This test will help your healthcare provider determine how well your body responds to these higher blood sugar levels. If you have a higher level of sugar left in your bloodstream, it could mean your body may not be able to take in or absorb sugar properly.

If your blood sugar level is below 140 mg/dL, there is no concern for gestational diabetes. Once you step into a range of 140 mg/dL to 190mg/dL, the doctor will most likely ask you to move to the next testing steps.

The 3-hour glucose tolerance test

For this test, you will need to be fasting for about 8 hours before the test. Fasting means nothing to eat or drink during those 8 hours. You can expect the testing to go like this:

  • A lab technician will take a blood sample as a baseline.
  • You will then drink a liquid with glucose.
  • The lab technician will draw your blood every hour for 2 to 3 hours.
  • The doctor will examine your blood for levels of sugar.

If you get a reading of high blood sugar levels during two or more tests, then you may have gestational diabetes.

In some situations, such as when you are already at a higher risk for gestational diabetes, the doctor will have you go directly to the 3-hour glucose test. Either way, a glucose screening is essential and should be included during wellness checks.

Tips for mothers: Have someone drive you to and from your appointment for this test, especially if you tend to get queasy with extra sugary substances.

Wear loose-fitting clothing and avoid long sleeves so the lab technician has no issues getting to your veins.

Make sure to drink plenty of fluids the day before the test helps to keep you hydrated for the lab draw.

The effects on the mother and baby

Having gestational diabetes can be a condition that leads to other health problems for the mother as well as the child. The mother can experience high blood pressure leading to preeclampsia and potentially face a more extended diagnosis of diabetes even after childbirth.

The baby could be born with excessive birth weight, preterm birth, immature lungs leading to respiratory issues, or at greater risk for developing diabetes later in life. Gestational diabetes that is left untreated may result in the baby not surviving pregnancy or childbirth.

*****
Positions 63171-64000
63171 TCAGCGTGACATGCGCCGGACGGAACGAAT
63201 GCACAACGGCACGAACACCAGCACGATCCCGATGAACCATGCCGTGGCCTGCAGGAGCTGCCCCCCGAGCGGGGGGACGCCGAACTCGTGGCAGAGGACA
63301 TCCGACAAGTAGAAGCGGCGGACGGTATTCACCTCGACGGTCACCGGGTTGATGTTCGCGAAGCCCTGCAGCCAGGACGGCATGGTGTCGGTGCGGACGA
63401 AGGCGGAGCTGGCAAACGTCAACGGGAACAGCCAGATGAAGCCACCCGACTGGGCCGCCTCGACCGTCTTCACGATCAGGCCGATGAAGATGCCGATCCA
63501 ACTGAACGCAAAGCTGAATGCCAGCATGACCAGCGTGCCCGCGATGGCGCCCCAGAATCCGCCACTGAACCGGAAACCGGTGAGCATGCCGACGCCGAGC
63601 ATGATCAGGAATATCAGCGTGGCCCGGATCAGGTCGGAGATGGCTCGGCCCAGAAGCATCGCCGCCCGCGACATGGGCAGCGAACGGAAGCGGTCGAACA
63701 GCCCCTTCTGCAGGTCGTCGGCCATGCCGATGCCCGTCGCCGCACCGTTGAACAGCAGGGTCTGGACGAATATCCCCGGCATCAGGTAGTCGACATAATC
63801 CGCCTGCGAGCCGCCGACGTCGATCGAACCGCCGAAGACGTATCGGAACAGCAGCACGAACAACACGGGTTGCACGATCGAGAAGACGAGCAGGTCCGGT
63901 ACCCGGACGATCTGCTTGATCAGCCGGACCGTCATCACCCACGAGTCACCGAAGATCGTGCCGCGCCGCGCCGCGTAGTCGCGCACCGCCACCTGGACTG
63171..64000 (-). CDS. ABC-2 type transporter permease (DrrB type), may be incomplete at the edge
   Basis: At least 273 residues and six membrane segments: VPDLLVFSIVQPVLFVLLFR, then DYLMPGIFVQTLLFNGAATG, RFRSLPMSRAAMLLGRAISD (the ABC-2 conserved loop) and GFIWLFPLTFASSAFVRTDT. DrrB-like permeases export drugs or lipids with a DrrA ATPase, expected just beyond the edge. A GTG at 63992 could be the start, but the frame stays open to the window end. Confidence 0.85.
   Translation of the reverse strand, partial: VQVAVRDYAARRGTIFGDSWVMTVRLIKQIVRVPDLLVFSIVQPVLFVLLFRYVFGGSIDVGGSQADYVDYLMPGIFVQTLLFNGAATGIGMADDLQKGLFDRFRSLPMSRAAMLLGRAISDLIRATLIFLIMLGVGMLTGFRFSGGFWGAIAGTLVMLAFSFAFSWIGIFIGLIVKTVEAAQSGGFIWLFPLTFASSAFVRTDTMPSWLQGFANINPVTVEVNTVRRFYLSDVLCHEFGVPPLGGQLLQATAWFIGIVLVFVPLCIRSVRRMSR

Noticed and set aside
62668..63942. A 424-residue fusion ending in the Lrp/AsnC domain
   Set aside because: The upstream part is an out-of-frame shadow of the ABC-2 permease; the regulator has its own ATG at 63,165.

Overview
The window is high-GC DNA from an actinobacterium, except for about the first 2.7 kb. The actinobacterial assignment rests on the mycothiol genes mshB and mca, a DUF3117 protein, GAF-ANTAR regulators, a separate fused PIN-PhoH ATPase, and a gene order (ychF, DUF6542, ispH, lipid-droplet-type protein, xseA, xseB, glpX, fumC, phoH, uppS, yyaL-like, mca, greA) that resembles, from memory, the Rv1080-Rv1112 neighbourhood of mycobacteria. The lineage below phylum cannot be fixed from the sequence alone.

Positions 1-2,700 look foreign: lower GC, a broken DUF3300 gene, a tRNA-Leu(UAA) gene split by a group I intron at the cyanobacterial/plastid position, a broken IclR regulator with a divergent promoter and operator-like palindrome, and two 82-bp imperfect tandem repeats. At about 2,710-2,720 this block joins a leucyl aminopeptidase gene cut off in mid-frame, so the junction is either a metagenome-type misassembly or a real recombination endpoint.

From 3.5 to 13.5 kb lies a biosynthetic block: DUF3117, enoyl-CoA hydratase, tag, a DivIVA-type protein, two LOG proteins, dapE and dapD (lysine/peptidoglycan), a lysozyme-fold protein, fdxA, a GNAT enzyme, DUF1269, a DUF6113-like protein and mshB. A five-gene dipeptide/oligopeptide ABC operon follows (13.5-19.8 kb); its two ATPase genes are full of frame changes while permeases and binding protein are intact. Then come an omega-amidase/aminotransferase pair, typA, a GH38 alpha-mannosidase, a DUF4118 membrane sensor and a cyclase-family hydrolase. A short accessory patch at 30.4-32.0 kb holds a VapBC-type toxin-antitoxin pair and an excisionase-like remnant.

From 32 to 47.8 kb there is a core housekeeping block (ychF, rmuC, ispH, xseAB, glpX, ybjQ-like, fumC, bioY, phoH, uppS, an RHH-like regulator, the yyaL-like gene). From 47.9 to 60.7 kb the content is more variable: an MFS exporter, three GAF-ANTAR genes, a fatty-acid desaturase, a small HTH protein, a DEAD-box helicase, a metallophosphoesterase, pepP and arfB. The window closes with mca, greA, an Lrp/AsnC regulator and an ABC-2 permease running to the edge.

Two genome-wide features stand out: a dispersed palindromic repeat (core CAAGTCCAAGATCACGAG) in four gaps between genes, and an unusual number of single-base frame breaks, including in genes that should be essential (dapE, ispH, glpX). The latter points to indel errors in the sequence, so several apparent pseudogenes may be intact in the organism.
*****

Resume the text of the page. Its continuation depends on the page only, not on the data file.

Having regular checkups with an obstetrician is critical for the mother and baby. While many of these potential health problems can sound scary, gestational diabetes is a condition that can be prevented or managed well if caught early in the disease process.

Prevention is key

If you are already at a higher risk for developing gestational diabetes, be careful with any rapid weight gain, and make sure that you eat a balanced diet. Avoid eating carbohydrates as these are high in sugar and will cause an increase in blood glucose.

Exercise coupled with diet is a powerful duo in preventing this condition. Discuss with your doctor safe exercises to engage in while you are pregnant. Lifestyle modifications are essential elements to implement early in the mother's pregnancy.

Tips for mothers: It is essential to discuss with your doctor before starting a new exercise routine, especially when you are in a high-risk pregnancy. Light walking is a great start and can benefit you physically and emotionally. Being outdoors can help to relieve stress and promotes a healthy mentality.

Gestational diabetes diet

Once diagnosed with gestational diabetes; you must be mindful of your diet. Eating fresh fruits and vegetables are both important sources of nutrients. Keep the amount you eat of lean proteins, healthy fats, and whole grains to a moderate level.

Pregnant women should avoid foods that have high sugar content. These are things like sodas, candy, fruit juices, and desserts. If you have a sweet tooth and must indulge in desserts, it is critical to watch your portion sizes. The smaller, the better.

Having a diagnosis of gestational diabetes can be scary if you are not knowledgeable about the steps you need to take to prevent or reverse it. However, if you have the necessary knowledge about this condition, then you have the power to make positive changes.

The bottom line is that when you are pregnant, you must eat healthy, exercise as tolerated, and participate in discussions with your gynecologist during your well-checks.